HelpCenter 

Statehouse Beat: Legislature has marching orders

You are here

Statehouse Beat: Legislature has marching orders
By Phil Kabler, The Charleston Gazette

Sitting through three consecutive hours of April interim meetings, in the same chair in the same committee room, provided a fascinating dichotomy.

At one point, we had the legislative leadership giving the new Select Committee on Tax Reform its ALEC marching orders, with Senate President Bill Cole, R-Mercer, blaming the state’s drop in ALEC’s “Rich States, Poor States” rankings on the fact other states getting the jump on, in his words, “aggressively cutting taxes.”

Soon after, legislators heard Transportation Secretary Paul Mattox explain how he’s scrambling to shift dollars from various cash-strapped Division of Highways accounts to scrape together $250 million to patch up the state’s pothole-ridden highways, reminding lawmakers they should be spending at least twice that amount if they want to keep state roads from falling into permanent disarray.

Legislators also heard Cindy Beane with the Bureau of Medical Services, explain why the state is planning to cut benefits for an in-home care program for West Virginians with severe developmental disabilities, explaining that the program has overspent its budget by “tens of millions of dollars” in recent years.

To recap: After blowing a self-inflicted $230 million a year hole in the budget with business tax cuts in 2008, the state is struggling to find enough money to keep its roads from crumbling or to provide needed in-home care for its most vulnerable residents.

The legislative leadership’s conclusion: ALEC says cut more taxes.

If you look at the ALEC report, West Virginia ranks pretty strongly in a lot of categories.

Our corporate net tax rate, reduced to 6.5 percent with the tax cut legislation, ranks 22nd in the country, while our property tax burden is 11th lowest, and sales tax burden is 18th.

Our workers’ compensation costs rank 8th best in the nation, and the state also ranks 8th in its debt service as a share of tax revenue.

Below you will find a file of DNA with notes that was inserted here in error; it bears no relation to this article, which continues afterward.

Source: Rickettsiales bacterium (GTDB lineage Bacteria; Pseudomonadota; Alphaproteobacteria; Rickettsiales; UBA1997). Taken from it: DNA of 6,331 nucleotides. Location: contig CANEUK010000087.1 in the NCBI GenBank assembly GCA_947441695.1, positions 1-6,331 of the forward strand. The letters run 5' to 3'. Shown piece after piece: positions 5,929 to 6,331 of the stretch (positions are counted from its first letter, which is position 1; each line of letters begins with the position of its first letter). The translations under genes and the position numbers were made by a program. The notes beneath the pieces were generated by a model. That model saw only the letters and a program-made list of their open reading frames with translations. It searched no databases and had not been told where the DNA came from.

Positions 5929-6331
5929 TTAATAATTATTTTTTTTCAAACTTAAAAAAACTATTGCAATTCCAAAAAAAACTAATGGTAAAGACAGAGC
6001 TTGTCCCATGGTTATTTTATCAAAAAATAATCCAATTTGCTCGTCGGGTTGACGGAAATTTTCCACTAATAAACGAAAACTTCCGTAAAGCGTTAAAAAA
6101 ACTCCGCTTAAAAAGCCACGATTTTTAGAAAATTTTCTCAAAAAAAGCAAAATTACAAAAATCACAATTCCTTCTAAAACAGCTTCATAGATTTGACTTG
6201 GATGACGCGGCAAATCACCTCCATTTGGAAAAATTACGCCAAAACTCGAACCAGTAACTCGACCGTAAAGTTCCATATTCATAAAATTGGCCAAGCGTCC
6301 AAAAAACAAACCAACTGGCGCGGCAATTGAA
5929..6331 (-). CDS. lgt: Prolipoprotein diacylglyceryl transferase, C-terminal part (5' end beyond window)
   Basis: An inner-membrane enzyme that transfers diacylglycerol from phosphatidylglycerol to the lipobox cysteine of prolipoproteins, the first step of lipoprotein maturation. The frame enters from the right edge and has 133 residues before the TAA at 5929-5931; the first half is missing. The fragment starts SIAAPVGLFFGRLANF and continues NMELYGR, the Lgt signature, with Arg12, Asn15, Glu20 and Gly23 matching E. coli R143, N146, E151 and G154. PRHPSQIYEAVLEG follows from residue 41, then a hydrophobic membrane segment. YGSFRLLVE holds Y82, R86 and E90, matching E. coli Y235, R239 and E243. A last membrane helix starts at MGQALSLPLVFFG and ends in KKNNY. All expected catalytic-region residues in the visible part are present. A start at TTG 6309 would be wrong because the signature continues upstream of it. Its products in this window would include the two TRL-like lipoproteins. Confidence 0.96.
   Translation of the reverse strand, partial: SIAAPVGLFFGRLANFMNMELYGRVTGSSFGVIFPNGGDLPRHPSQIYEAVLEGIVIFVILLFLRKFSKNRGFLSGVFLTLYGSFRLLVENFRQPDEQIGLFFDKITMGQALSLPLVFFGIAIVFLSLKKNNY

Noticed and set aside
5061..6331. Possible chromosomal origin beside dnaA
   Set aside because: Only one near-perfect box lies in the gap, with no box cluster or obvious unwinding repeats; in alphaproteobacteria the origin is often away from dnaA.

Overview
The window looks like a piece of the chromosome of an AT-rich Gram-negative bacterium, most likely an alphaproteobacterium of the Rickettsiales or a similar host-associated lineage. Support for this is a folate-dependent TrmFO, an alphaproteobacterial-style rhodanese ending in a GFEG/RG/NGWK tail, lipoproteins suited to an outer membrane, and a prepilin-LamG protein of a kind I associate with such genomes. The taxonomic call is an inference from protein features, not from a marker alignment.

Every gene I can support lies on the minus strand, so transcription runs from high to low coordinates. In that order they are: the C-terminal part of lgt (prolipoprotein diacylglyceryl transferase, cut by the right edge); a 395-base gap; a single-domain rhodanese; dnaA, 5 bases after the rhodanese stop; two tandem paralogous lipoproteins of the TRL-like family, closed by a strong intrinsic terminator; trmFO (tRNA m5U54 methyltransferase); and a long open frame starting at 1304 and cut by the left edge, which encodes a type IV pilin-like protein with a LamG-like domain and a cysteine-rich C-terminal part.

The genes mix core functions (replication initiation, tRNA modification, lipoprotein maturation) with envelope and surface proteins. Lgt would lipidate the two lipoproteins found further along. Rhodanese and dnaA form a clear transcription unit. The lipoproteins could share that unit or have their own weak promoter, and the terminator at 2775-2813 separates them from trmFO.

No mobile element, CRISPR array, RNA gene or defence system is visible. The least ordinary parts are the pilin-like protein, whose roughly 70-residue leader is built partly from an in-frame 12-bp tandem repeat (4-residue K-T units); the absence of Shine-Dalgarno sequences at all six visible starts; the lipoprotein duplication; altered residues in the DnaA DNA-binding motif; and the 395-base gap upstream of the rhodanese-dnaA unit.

(Those findings seem consistent with the hardly-left-leaning Tax Foundation, which ranks West Virginia’s business tax climate as 21st in the nation, and better than all our neighboring states.)

So what pulled West Virginia down to a 36th ranking in the ALEC report? Well, ALEC gave West Virginia a 50th ranking for its “state liability system survey,” i.e., tort litigation and judicial impartiality, and another 50th ranking because we’re not a Right-to-Work state.

We also got marked down because our state minimum wage is higher than the federal minimum wage. ALEC’s top ranking in that category goes to states that have NO minimum wage.

ALEC also didn’t like the fact that West Virginia’s personal income tax is progressive, meaning that folks with higher incomes pay more income taxes than the middle class or poor. We got bumped down to 41st because of that.

In other words, West Virginia is too friendly to the working class for ALEC’s taste.

The corporate interests that fund ALEC are strictly focused on assuring that big business gets lower taxes, less regulation, and legal protections from consumer litigation. They could care less if you bend an axle in a pothole, or if your child or a parent is denied needed in-home care services because the state is too broke to provide those services.

Back in 2008, the rollback of the corporate net and elimination of the business franchise tax was touted as way to make the state attractive to business investment, and that the subsequent growth in the economy would offset the lost revenue.

While developments such as the Macy’s distribution center and Procter & Gamble plant are encouraging (and perhaps driven more by location than tax rates), six years out, it’s clear that economic growth has come nowhere close to offsetting the lost tax revenue.

Finally, on the pretense of reducing expenses, the new leadership has gone away from the traditional schedule of monthly legislative interim meetings each covering three days to a truncated schedule of four two-day meetings over the course of the year.

Also on Monday, the Joint Committee on Government and Finance approved a 61-item list of topics that the interim committees are to study during the year.

Given statements from leadership that they intend to run the interim meetings from 9 in the morning to 9 at night (and presuming that no meetings overlap), that gives the Legislature 96 hours to analyze the 61 topics, which works out to a total of about 94 minutes per study topic, or about 23½ minutes per topic per interim session.

Given that some of the topics are fairly complex, with matters such as ethics reform, campaign finance reform, highways funding, a study of the state’s racing and gaming industries, with tax reform to boot, just to cite a few, it seems impossible that they’ll be able to thoroughly study all or any of the issues, since they’ve reduced themselves to about a third of the amount of time the Legislature usually devotes to interim meetings.